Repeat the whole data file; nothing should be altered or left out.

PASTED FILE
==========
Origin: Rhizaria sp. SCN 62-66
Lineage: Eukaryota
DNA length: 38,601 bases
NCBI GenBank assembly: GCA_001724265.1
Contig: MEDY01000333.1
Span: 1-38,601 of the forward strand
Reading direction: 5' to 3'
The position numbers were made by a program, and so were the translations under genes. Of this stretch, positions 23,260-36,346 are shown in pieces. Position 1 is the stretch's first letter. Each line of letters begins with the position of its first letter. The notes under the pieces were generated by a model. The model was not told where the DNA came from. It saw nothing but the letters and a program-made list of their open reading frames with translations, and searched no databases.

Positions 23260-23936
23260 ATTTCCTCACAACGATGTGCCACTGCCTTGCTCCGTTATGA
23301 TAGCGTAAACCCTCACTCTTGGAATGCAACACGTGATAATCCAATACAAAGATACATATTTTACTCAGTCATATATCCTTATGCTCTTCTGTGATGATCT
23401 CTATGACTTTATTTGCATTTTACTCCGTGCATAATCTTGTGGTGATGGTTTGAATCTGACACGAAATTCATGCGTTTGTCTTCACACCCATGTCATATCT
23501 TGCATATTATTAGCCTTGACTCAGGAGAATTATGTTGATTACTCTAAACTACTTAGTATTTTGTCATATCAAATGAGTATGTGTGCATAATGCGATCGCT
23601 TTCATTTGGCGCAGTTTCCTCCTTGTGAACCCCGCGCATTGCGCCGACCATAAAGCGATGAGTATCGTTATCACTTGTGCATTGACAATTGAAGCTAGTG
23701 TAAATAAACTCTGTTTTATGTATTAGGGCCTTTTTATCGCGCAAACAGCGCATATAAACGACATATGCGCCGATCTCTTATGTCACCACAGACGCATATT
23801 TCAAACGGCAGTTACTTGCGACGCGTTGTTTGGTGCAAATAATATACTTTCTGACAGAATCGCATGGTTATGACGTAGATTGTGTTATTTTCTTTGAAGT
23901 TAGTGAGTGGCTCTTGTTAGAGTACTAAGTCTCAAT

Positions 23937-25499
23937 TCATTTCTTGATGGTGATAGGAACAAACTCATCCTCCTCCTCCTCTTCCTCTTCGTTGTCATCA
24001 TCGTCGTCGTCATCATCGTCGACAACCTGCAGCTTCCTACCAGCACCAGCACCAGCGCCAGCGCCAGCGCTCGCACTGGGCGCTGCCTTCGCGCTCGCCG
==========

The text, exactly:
Origin: Rhizaria sp. SCN 62-66
Lineage: Eukaryota
DNA length: 38,601 bases
NCBI GenBank assembly: GCA_001724265.1
Contig: MEDY01000333.1
Span: 1-38,601 of the forward strand
Reading direction: 5' to 3'
The position numbers were made by a program, and so were the translations under genes. Of this stretch, positions 23,260-36,346 are shown in pieces. Position 1 is the stretch's first letter. Each line of letters begins with the position of its first letter. The notes under the pieces were generated by a model. The model was not told where the DNA came from. It saw nothing but the letters and a program-made list of their open reading frames with translations, and searched no databases.

Positions 23260-23936
23260 ATTTCCTCACAACGATGTGCCACTGCCTTGCTCCGTTATGA
23301 TAGCGTAAACCCTCACTCTTGGAATGCAACACGTGATAATCCAATACAAAGATACATATTTTACTCAGTCATATATCCTTATGCTCTTCTGTGATGATCT
23401 CTATGACTTTATTTGCATTTTACTCCGTGCATAATCTTGTGGTGATGGTTTGAATCTGACACGAAATTCATGCGTTTGTCTTCACACCCATGTCATATCT
23501 TGCATATTATTAGCCTTGACTCAGGAGAATTATGTTGATTACTCTAAACTACTTAGTATTTTGTCATATCAAATGAGTATGTGTGCATAATGCGATCGCT
23601 TTCATTTGGCGCAGTTTCCTCCTTGTGAACCCCGCGCATTGCGCCGACCATAAAGCGATGAGTATCGTTATCACTTGTGCATTGACAATTGAAGCTAGTG
23701 TAAATAAACTCTGTTTTATGTATTAGGGCCTTTTTATCGCGCAAACAGCGCATATAAACGACATATGCGCCGATCTCTTATGTCACCACAGACGCATATT
23801 TCAAACGGCAGTTACTTGCGACGCGTTGTTTGGTGCAAATAATATACTTTCTGACAGAATCGCATGGTTATGACGTAGATTGTGTTATTTTCTTTGAAGT
23901 TAGTGAGTGGCTCTTGTTAGAGTACTAAGTCTCAAT

Positions 23937-25499
23937 TCATTTCTTGATGGTGATAGGAACAAACTCATCCTCCTCCTCCTCTTCCTCTTCGTTGTCATCA
24001 TCGTCGTCGTCATCATCGTCGACAACCTGCAGCTTCCTACCAGCACCAGCACCAGCGCCAGCGCCAGCGCTCGCACTGGGCGCTGCCTTCGCGCTCGCCG